One of the things I really enjoy about being here at Karibu Centre is taking the women in to the hospital when they are going into labor.
It works out this way because only Ian and I are able to drive the Centre van, and often, it just seems better to have me walking into the maternity ward at the district hospital (who’s gonna bother this seriously pregnant woman?) than the one white guy in town. The staff at the hospital are familiar with me and the other Kenyan Centre staff that go there regularly (the house mom for the pregnant girls & our social worker) and they rarely give us problems if it is outside of visiting hours, or if we want to do something (like walk right into the labor ward) that everyone else is prohibited from doing.
Anyhow, a little over a week ago, I went through the normal routine of taking one of our girls in to the hospital. And she had a beautiful baby boy, with no complications, on Good Friday.
There was however a wrinkle in the wonderful day. Another girl gave birth that same day, a wonderful young mom who lived at our Centre for a while, and then voluntarily left to go live in the slum next door with her boyfriend. After a lot of conversations with staff, this young woman had decided that she preferred her freedom and living with the boyfriend over some of the benefits that could be afforded by living here at the Centre (good nutrition, vocational training, medical care etc).
This mom gave birth to a wonderful baby boy. With a malformed head.
Staff came and reported this to me, and couldn’t really explain the difficulty, so when we went to pick up our mom and her little one, I asked the hospital staff if I might see the baby.
These are the instances when I experience white privilege. I’m not proud of this privilege that is afforded to me….for no reason other than the color of my skin or my perceived socioeconomic status. But, I’m not gonna lie either, I take advantage of this privilege when it allows me to help out these young women and children.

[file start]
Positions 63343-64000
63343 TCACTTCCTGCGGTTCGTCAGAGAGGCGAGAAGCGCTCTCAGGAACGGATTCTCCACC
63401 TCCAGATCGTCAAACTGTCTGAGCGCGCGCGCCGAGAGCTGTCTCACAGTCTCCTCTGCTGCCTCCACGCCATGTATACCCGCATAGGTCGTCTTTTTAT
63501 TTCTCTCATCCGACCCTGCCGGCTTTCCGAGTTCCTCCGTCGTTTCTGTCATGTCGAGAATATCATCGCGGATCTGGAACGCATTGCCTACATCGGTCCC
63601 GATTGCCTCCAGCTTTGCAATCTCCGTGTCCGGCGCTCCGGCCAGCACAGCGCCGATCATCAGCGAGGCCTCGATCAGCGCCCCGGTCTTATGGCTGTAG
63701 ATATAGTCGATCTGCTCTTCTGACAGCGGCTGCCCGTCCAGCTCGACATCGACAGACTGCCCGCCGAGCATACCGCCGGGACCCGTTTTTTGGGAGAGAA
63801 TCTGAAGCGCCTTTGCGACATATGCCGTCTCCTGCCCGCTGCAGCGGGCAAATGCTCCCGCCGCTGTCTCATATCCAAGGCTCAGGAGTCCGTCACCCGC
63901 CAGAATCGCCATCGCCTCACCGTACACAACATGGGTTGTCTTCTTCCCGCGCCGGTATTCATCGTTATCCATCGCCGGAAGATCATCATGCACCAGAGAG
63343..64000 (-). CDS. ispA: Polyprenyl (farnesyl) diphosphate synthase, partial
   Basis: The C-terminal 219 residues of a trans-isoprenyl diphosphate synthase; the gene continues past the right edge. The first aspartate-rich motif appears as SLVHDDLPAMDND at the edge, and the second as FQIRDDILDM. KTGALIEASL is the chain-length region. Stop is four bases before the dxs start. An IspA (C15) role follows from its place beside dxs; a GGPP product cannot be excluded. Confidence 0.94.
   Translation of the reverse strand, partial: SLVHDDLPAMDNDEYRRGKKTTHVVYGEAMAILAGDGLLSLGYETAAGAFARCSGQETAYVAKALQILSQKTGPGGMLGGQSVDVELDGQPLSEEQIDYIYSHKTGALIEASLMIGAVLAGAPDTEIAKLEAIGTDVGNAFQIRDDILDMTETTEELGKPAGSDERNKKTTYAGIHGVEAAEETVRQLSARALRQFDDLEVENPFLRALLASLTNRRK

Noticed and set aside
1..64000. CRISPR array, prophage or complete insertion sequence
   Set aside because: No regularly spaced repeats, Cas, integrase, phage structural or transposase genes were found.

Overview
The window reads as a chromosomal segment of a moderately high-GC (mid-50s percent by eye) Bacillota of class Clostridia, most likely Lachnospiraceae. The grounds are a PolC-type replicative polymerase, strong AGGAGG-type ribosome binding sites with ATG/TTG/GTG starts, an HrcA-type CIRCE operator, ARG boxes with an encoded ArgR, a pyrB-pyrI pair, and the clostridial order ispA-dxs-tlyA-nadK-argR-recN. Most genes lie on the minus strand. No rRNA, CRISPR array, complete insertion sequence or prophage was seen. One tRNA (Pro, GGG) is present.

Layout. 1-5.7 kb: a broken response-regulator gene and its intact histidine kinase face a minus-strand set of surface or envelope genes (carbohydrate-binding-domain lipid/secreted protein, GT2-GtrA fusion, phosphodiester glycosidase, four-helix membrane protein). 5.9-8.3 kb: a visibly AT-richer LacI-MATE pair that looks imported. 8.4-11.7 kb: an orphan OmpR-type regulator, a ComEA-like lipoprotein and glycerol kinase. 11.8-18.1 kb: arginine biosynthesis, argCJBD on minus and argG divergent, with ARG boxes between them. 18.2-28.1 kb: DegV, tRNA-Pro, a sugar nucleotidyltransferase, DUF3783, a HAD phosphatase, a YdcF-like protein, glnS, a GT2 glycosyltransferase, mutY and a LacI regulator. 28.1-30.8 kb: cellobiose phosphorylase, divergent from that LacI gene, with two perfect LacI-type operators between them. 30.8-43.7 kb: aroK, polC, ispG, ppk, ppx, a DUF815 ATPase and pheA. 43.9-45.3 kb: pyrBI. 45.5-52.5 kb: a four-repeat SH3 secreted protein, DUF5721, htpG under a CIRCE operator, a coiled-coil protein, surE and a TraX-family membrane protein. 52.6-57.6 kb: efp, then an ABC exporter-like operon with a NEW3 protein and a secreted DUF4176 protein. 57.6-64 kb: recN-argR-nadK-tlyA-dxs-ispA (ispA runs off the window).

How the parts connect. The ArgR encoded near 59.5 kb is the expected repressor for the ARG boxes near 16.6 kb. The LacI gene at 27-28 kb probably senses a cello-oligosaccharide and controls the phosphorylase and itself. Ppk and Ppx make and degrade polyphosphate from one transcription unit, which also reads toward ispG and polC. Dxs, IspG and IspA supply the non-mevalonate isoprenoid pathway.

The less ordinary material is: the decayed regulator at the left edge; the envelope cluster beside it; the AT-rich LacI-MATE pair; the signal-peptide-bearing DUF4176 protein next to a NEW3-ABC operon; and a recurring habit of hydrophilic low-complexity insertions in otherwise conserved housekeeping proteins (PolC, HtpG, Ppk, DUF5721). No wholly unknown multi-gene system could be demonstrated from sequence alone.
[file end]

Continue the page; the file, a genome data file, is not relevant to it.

The baby was being kept in the nursery (our equivalent would be ICU), and the nurse wanted to know what relation I was to the baby. I explained that this young mom used to stay at our Centre, that she was on her own now, and would need help to give this baby medical treatment if it needed it, and that help was me. I was let right in. Unfortunately, money talks.
What I saw broke my heart. A beautiful baby boy, seemingly perfect in every way except for the 3 inch diameter dent around the frontal lobe of his head. When I questioned the nurse, she was adamant that it was a congenital defect and not birth related trauma. She had me feel the dent, and true to what she said, I could not feel any skull there. I thanked her for letting me see the baby, and she let me know that they would keep him there for about 4 more days to see if there were any other complications…and to take a xray.
I went back in to see the young mom, who was sitting on her bed (with the 3 other women who shared it) with her boyfriend next to her. She is fortunate, there are so many young mothers here facing pregnancy and birth alone, without the monetary or emotional support of the baby’s father or family around. I gave her a hug, assured her we would figure it all out, and told her what a beautiful boy she had.
As I walked out of the ward, with the usual crowd of very pregnant Kenyan women watching me (ok, gawking really), I had to wonder why of all the 12 or so mothers’ we’ve taken to the hospital, and who have all had routine healthy deliveries……why the one mom who left before delivering had this complication? Ian and I thought it over and decided that maybe in his wisdom, God was protecting the Centre from any possible liability, while allowing me to help this woman personally. But we also know that God does not engineer tragedy, that it is a tool of Satan, and that we can be assured that God helps us work through the evil things of this world to bring glory to Him in the end.
So, with a heart laden with joy over the new healthy boy and mom the Centre was bringing home, and sadness over the mom we were leaving at the hospital I came home to contemplate what our further involvement might look like.
Part 2 tomorrow.